Case

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  1. I am not sure what you call a traditional musical.  I always thought of the Hollywood Musical to be an original and not a Broadway adaption, as Gypsy is.   The introduction of Mama Rose sets up her character - bossy boots.  She is a scheming stage mom who will do anything to get what SHE wants.  You can also see that Luise is shy and not suited for the stage. Russell was a great actress but I wish Merman reprised her great stage performance in this film.  She would have done her own singing.  I feel cheated when the singing is dubbed.  I saw Merman in Gypsy when she took the show on a national tour at the Schubert in Chicago. When she made her entrance, the show stopped for the audience applause.  It was the first musical I had seen and that was in 1961-62.  I was only 9-10 and my mother’s friends and family were shocked that she took me.   Thank you Mom for giving me live theater at a young age.  I still enjoy it. 

     

    The lyrics are always sanitized for the big screen.  Compare the stage and film lyrics of  “I’m Always True In My Fashion” and “Brush Up Your Shakespeare from Kiss Me Kate.  The stage lyrics are almost naughty and R-rated compares to the vanilla lyrics in the film.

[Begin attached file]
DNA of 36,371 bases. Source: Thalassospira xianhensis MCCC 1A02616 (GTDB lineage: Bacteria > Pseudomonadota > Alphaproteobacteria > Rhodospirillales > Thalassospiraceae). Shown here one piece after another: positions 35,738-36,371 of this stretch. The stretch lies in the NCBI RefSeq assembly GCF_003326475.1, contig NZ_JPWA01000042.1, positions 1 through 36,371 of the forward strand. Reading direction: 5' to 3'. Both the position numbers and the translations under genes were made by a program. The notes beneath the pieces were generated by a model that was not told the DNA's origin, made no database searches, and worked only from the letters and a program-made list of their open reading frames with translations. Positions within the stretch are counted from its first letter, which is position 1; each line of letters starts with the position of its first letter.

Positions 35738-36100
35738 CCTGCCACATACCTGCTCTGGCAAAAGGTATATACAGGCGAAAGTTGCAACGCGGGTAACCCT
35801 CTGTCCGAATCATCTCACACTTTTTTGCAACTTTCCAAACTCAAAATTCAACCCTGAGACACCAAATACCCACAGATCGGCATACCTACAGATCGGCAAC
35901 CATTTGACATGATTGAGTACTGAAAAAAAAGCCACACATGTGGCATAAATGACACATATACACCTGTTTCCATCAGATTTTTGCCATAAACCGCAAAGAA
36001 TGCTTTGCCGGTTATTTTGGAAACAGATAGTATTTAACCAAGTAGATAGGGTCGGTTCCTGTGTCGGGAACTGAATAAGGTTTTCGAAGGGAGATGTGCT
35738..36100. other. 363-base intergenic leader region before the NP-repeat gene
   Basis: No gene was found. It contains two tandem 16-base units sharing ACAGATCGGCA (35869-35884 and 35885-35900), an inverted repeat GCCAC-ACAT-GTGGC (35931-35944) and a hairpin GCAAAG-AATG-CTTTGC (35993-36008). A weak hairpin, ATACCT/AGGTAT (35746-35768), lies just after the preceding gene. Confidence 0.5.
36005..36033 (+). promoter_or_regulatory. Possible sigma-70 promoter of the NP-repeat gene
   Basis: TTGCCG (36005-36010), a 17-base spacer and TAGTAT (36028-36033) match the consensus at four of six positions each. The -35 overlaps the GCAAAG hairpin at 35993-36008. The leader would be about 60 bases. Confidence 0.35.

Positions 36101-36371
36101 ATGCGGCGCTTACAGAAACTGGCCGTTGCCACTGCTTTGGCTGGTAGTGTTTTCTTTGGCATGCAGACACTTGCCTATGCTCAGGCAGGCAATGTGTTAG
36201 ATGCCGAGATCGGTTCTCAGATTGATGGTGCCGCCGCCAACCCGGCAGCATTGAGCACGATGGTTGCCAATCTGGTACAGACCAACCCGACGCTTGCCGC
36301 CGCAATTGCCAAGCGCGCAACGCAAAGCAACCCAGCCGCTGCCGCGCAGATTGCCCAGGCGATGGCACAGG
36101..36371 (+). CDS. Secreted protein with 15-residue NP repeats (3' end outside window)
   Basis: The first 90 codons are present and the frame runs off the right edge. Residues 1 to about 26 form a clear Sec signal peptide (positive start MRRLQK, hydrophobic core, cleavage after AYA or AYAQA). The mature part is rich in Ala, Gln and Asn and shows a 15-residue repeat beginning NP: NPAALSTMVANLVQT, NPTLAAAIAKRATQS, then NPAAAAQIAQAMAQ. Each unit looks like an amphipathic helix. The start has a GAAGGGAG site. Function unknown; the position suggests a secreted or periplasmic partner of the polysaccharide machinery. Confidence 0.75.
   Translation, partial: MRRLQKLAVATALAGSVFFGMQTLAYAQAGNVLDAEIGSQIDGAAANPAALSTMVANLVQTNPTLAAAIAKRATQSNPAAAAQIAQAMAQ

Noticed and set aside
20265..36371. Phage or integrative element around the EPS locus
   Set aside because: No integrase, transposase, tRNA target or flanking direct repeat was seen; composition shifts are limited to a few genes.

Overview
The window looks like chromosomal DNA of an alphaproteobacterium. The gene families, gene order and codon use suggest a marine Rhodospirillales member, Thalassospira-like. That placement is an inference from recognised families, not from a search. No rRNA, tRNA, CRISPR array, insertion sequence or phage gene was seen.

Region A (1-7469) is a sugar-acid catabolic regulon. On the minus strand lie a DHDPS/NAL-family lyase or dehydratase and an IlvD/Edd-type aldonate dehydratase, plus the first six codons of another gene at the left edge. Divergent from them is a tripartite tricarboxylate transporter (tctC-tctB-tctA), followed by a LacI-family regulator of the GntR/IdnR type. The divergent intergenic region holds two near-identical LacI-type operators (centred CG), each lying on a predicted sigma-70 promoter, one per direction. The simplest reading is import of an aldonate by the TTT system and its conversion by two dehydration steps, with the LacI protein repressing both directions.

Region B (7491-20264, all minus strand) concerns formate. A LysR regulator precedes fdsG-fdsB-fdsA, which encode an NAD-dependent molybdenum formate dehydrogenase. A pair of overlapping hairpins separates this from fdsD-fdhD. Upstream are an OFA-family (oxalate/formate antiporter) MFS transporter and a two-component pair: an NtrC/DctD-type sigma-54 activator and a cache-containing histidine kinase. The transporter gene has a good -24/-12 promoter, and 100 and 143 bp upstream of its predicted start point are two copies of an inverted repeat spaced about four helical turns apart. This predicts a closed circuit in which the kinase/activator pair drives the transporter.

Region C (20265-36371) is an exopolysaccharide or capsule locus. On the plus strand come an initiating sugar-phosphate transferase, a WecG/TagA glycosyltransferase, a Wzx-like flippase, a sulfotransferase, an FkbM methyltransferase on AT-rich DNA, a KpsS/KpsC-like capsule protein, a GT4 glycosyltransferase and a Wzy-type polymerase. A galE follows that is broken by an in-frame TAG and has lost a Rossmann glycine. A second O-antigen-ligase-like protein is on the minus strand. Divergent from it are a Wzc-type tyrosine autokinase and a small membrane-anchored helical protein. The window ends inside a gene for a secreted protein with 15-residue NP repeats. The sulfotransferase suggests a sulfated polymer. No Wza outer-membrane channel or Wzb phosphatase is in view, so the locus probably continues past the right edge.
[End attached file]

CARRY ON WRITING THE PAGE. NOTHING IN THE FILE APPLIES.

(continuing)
2. I am surprised there are only one or two 20th Century Fox Musicals in this course. Granted, they are not as well done as MGM musicals, but they were very popular and in many cases, were more reflective of the social and cultural times during WWII. Betty Grable was a big star and the pin up girl during the war. The Grable musical Pin-Up Girl (1944) has Betty working in the War Department as a secretary and singing in a club at night. The finale of the film has Betty and a hundred women in “Army” uniforms marching in formation in a Bugsby Berkley like extravaganza. This film highlights the participation of women in the war effort. In Down Argentina Way (1940) the Good Neighbor policy of FDR is prominently featured with South American locations, music and dancing. Carmen Miranda makes an appearance in this film. And what about Alice Faye. Her Musicals were pure American Patriotism (Tin Pan Alley 1940, Alexander’s Ragtime Band 1938) and also part of the Good Neighbor Policy (Weekend in Havana 1941). The Gang’s All Here (1943) boasts wartime effort (war bond drive and women missing their men at war) and the Good Neighbor Policy (Carmen Miranda and the opening musical number with a South American cargo ship unloading in New York. Finally, what about Four Jills and a Jeep. This is a musical based on the true experiences of Hollywood actresses entertaining troops overseas on the military bases and front lines. I think not including these films and stars misses a big part of the history of the 1940s musical.